PMCID: PMC114979  PMID: 11462016
7.  Bystander Sensitization to Activation-Induced Cell Death as a Mechanism of Virus-Induced Immune Suppression 
Journal of Virology  2000;74(8):3650-3658.
Viral infections which induce strong T-cell responses are often characterized by a period of transient immunodeficiency associated with the failure of host T cells to proliferate in response to mitogens or to mount memory recall responses to other antigens. During acute infections, most of the activated, proliferating virus-specific T cells are sensitized to undergo apoptosis on strong T-cell receptor (TCR) stimulation, but it has not been known why memory T cells not specific for the virus fail to proliferate on exposure to their cognate antigen. Using a lymphocytic choriomeningitis virus (LCMV) infection model in which LCMV-immune Thy 1.1+ splenocytes are adoptively transferred into Thy 1.2+ LCMV carrier mice, we demonstrate here that T cells clearly defined as not specific for the virus are sensitized to undergo activation-induced cell death on TCR stimulation in vitro. This bystander sensitization was in part dependent on the expression of Fas ligand (FasL) on the activated virus-specific cells and gamma interferon (IFN-γ) receptor expression on the bystander T cells. We propose that FasL from highly activated antiviral T cells may sensitize IFN-γ-conditioned T cells not specific for the virus to undergo apoptosis rather than to proliferate on encountering antigen. This may in part explain the failure of memory T cells to respond to recall antigens during acute and persistent viral infections.
PMCID: PMC111875  PMID: 10729141
8.  Mucosal Immunization of Cynomolgus Macaques with Two Serotypes of Live Poliovirus Vectors Expressing Simian Immunodeficiency Virus Antigens: Stimulation of Humoral, Mucosal, and Cellular Immunity† 
Journal of Virology  1999;73(11):9485-9495.
Poliovirus live virus vectors are a candidate recombinant vaccine system. Previous studies using this system showed that a live poliovirus vector expressing a foreign antigen between the structural and nonstructural proteins generates both antibody and cytotoxic T-lymphocyte responses in mice. Here we describe a novel in vitro method of cloning recombinant polioviruses involving a hybrid-PCR approach. We report the construction of recombinant vectors of two different serotypes of poliovirus-expressing simian immunodeficiency virus (SIV) antigens and the intranasal and intravenous inoculations of four adult cynomolgus macaques with these poliovirus vectors expressing the SIV proteins p17gag and gp41env. All macaques generated a mucosal anti-SIV immunoglobulin A (IgA) response in rectal secretions. Two of the four macaques generated mucosal antibody responses detectable in vaginal lavages. Strong serum IgG responses lasting for at least 1 year were detected in two of the four monkeys. SIV-specific T-cell lymphoproliferative responses were detected in three of the four monkeys. SIV-specific cytotoxic T lymphocytes were detected in two of the four monkeys. This is the first report of poliovirus-elicited vaginal IgA or cytotoxic T lymphocytes in any naturally infectable primate, including humans. These findings support the concept that a live poliovirus vector is a potentially useful delivery system that elicits humoral, mucosal, and cellular immune responses against exogenous antigens.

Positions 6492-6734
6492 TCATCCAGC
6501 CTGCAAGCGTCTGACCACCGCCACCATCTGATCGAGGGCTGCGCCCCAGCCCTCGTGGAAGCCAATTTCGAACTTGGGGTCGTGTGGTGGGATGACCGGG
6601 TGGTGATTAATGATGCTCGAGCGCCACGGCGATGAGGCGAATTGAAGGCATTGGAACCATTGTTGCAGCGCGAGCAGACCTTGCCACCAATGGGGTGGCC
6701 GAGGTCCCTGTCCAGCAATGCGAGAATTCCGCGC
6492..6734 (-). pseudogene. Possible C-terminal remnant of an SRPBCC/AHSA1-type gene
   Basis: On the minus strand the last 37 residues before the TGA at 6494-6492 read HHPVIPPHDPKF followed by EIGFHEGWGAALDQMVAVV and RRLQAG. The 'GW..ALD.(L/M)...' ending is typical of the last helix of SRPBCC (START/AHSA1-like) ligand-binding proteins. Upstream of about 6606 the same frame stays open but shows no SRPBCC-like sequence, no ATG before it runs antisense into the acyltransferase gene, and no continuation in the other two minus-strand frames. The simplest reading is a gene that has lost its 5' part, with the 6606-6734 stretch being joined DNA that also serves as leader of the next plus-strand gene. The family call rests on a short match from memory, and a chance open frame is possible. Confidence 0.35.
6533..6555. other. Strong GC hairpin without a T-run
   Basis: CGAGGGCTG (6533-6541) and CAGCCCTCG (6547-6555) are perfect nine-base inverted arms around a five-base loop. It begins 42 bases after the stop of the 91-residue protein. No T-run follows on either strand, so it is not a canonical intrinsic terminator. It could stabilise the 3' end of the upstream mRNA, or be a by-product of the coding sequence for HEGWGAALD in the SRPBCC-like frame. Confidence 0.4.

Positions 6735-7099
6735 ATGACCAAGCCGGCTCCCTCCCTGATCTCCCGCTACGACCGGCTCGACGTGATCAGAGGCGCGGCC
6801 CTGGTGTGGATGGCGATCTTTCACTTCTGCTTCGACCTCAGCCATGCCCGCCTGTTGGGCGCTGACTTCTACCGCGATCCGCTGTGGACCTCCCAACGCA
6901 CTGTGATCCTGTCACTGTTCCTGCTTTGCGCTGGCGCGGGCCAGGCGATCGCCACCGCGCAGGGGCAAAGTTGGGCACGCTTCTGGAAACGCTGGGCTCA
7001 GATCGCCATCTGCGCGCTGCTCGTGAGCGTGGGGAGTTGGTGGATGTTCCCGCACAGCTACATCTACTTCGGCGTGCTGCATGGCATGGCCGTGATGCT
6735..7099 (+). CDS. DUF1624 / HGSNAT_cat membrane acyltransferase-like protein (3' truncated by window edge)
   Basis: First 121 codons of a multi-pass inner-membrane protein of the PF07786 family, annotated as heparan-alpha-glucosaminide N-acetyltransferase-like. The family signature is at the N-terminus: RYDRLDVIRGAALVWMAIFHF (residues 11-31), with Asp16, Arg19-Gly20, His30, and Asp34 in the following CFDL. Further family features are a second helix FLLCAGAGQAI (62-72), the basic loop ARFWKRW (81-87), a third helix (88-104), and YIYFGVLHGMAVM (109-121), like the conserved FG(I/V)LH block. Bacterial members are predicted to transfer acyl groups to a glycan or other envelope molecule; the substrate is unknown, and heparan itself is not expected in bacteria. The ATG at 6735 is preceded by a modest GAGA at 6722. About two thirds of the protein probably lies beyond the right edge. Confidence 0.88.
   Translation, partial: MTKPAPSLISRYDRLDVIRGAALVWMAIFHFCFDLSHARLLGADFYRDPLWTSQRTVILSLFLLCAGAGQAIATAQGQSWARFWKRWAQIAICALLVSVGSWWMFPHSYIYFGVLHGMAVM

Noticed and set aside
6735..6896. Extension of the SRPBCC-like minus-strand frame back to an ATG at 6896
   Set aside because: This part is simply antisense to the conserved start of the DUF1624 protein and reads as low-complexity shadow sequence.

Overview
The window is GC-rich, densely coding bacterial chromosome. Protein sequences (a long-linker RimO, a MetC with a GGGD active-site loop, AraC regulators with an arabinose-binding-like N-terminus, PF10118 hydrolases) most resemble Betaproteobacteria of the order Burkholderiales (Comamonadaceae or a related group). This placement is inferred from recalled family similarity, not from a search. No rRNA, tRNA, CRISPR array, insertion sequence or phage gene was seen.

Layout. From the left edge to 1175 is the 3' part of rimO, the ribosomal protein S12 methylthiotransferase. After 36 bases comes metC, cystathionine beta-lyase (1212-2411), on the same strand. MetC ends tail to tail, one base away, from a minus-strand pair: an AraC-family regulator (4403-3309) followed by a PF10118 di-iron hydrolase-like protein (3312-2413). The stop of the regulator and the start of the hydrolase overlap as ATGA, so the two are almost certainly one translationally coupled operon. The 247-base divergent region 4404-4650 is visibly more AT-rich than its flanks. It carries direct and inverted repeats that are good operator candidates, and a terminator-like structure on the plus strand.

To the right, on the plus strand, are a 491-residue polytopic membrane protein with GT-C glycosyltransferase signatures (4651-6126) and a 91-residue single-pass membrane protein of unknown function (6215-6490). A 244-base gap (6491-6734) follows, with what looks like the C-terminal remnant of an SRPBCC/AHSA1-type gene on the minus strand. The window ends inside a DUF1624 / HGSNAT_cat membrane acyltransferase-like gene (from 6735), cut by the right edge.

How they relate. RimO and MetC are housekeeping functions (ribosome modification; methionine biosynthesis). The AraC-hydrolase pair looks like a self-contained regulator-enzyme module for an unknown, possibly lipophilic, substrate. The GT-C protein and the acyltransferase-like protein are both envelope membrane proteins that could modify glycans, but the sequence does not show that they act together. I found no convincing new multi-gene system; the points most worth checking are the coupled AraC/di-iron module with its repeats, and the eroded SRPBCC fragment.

PMCID: PMC112983  PMID: 10516057
9.  Apoptotic Regulation of T Cells and Absence of Immune Deficiency in Virus-Infected Gamma Interferon Receptor Knockout Mice 
Journal of Virology  1998;72(10):7815-7821.
Acute viral infections often induce a transient period of immune deficiency in which the host’s T cells fail to proliferate in response to T-cell mitogens and fail to make an antigen-specific memory recall response. This has been associated with the enhanced sensitivity of these highly activated T cells to undergo apoptosis, or activation-induced cell death (AICD), upon T-cell receptor ligation. Here we show that gamma interferon receptor-deficient (IFN-γ R−/−) mice mount a T-cell response to lymphocytic choriomeningitis virus (LCMV) infection but fail to undergo the transient immune deficiency. Instead, their T cells were hyperproliferative and relatively, but not completely, resistant to AICD. The immune response returned to homeostasis, but with delayed kinetics, in parallel with delayed clearance of the virus. Wild-type mice receiving high doses of disseminating LCMV Clone 13 are known to undergo clonal exhaustion of their virus-specific cytotoxic T lymphocytes (CTL). To determine whether this process was mediated by AICD associated with IFN-γ or with Fas-Fas ligand interactions, LCMV-specific precursor CTL frequencies were examined in LCMV Clone 13-infected IFN-γ R−/− or lpr (Fas-deficient) mice. In both instances, viral persistence was established and CTL precursors were greatly eliminated. This finding indicates that clonal exhaustion of CTL does not require IFN-γ or Fas, even though both molecules influence AICD and the transient immune deficiency seen in the LCMV infection.
PMCID: PMC110096  PMID: 9733817

Results 1-9 (9)